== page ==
Talk with any hedger and they’re sure to tell you about an experience with trading on margin. Margin is a good faith deposit that a hedger must have in their account in order to initiate a long or short futures position. For example, the margin on a corn contract is currently $2,362.00. This means that if you want to get into a corn futures position, your account must have at least $2,362.00. In order to maintain the position, a hedger must meet maintenance margin requirements. The maintenance margin requirement for corn is currently $1,750.00. This means that the value of the hedgers account must always be above $1,750.00 in order to maintain the corn futures contract. If the account value falls below $1,750.00, the hedger will be on a margin call. The hedger will need to either deposit enough money in the account to get back to the initial margin area ($2,362.00) or liquidate the position to meet the margin call. The hedger’s goal is to have their cash position hedged, so the logical decision is to meet the margin call and deposit funds into the account.
You can see how the above scenario can cause unneeded stress on a hedger. Luckily, hedgers have the option markets as an alternative to an outright futures hedge. This article will summarize how producers and users of commodities can purchase options for a margin free hedge. If you aren’t familiar with how purchasing options works, see a previous article I wrote here: Options on Futures: An Introduction to Buying Options.
Purchasing Options for Hedging
Purchasing options offers a margin free way to help roughly determine a price you will receive or pay for your commodity. The costs to do this will only include the premium paid for the option plus the commissions and fees. Purchasing an option for hedging has many of the same similarities of purchasing insurance on a vehicle. Think about it, when you purchase insurance on a vehicle, you’re required to pay a premium for a certain time period of coverage. The same applies to purchasing options on commodities. You select a delivery month and purchase an option by paying a premium for the option. The only money you have at risk is the amount paid for the option. If the market benefits your cash position, the option will expire worthless and you will be out the premium paid. The same applies to insurance on your vehicle. If you don’t need to use the insurance, the coverage for that time period expires and you will be out the premium you paid for coverage.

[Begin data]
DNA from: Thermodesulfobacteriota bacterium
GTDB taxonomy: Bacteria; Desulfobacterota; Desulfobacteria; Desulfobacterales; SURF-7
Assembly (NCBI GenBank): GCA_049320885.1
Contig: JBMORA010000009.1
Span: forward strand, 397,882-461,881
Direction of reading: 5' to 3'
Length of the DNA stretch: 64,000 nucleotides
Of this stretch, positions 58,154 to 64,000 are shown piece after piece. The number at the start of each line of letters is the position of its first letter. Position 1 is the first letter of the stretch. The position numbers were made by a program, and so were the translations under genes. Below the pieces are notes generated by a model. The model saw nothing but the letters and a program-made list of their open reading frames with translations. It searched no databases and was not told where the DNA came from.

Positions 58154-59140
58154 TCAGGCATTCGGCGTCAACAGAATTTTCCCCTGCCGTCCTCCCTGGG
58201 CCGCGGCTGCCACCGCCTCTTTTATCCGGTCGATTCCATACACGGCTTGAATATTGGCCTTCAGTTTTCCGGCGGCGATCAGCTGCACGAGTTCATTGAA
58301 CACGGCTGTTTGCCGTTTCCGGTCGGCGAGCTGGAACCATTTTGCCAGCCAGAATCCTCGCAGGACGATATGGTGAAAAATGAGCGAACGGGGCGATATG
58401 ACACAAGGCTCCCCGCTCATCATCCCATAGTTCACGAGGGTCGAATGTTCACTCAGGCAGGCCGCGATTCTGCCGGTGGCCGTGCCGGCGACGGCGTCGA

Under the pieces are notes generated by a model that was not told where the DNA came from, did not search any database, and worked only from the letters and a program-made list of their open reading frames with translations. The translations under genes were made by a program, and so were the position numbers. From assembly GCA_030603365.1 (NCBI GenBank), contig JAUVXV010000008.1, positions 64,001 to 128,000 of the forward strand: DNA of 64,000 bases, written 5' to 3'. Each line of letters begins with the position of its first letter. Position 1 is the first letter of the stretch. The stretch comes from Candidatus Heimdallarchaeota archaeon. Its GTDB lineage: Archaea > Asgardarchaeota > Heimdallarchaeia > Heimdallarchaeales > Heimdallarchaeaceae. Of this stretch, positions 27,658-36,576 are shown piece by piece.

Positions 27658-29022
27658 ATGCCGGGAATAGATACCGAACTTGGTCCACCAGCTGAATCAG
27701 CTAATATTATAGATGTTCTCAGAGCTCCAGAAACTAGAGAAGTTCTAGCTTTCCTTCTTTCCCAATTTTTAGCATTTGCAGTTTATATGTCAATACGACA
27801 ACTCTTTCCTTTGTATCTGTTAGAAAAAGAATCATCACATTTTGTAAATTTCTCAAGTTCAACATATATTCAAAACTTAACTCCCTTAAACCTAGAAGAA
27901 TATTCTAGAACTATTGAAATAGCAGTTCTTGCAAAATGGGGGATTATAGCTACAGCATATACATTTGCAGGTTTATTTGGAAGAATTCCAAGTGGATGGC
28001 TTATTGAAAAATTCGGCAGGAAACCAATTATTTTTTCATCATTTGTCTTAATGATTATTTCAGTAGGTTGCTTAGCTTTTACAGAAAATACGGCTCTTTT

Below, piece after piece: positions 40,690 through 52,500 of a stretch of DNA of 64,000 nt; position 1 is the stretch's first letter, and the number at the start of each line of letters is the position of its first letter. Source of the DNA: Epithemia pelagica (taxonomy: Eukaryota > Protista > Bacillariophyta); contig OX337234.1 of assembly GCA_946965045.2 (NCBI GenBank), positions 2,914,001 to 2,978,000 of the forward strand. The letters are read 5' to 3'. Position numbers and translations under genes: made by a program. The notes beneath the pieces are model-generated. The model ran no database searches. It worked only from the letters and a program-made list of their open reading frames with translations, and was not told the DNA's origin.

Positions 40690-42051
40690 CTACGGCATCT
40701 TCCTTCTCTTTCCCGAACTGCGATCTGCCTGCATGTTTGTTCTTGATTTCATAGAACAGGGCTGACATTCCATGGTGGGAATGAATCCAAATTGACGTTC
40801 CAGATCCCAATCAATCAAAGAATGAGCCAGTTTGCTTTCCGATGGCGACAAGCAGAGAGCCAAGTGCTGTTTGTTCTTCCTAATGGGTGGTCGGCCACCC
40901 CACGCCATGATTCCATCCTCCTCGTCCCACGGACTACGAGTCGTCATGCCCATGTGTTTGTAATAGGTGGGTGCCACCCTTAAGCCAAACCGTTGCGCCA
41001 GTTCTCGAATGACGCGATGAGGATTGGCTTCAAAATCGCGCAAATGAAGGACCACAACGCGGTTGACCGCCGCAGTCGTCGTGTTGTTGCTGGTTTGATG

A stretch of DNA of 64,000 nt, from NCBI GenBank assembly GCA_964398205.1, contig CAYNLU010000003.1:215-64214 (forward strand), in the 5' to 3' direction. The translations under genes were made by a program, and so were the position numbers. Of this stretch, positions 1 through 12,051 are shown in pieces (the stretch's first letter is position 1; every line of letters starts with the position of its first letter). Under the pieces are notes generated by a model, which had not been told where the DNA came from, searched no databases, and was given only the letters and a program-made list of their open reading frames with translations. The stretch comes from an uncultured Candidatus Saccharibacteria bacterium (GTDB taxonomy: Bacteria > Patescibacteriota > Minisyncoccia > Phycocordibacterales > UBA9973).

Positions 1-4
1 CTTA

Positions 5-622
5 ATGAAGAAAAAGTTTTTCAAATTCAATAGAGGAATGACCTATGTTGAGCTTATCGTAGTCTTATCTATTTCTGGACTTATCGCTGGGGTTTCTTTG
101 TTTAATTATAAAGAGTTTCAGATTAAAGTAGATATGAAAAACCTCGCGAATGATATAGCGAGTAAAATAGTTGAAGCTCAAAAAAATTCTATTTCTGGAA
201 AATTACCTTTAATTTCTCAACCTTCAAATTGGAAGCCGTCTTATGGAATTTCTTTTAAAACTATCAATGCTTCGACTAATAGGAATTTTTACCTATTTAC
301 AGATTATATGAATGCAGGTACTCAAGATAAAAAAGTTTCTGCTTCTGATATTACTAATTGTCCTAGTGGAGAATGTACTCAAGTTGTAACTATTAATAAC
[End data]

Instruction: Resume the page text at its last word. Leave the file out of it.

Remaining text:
John the farmer has 200 acres of corn he’d like to hedge. Using an average of 150 bushels per acre, he expects he’ll have 30,000 bushels of corn to sell at harvest. Given the recent rise in prices in the corn market, he wants to lock in a bottom price he’ll receive for a percentage of his corn. He decides to hedge 50% of his crop, or 15,000 bushels. He decides that the bottom price he’d like to receive is roughly $5.60 per bushel. Since he will be selling his crop in October, he’ll need to use the December put options to hedge his position. December futures are currently trading at $6.76. Knowing that each put option represents the right to sell 5,000 bushels at a specified price; he knows he needs to purchase three options to achieve his hedge. Options are quoted in cents, with each cent representing $50. The current price for $6.00 puts is 40 cents, or $2,000 for each put. John purchases three $6.00 corn puts for a total of $6,000 plus commissions and fees on April 19th.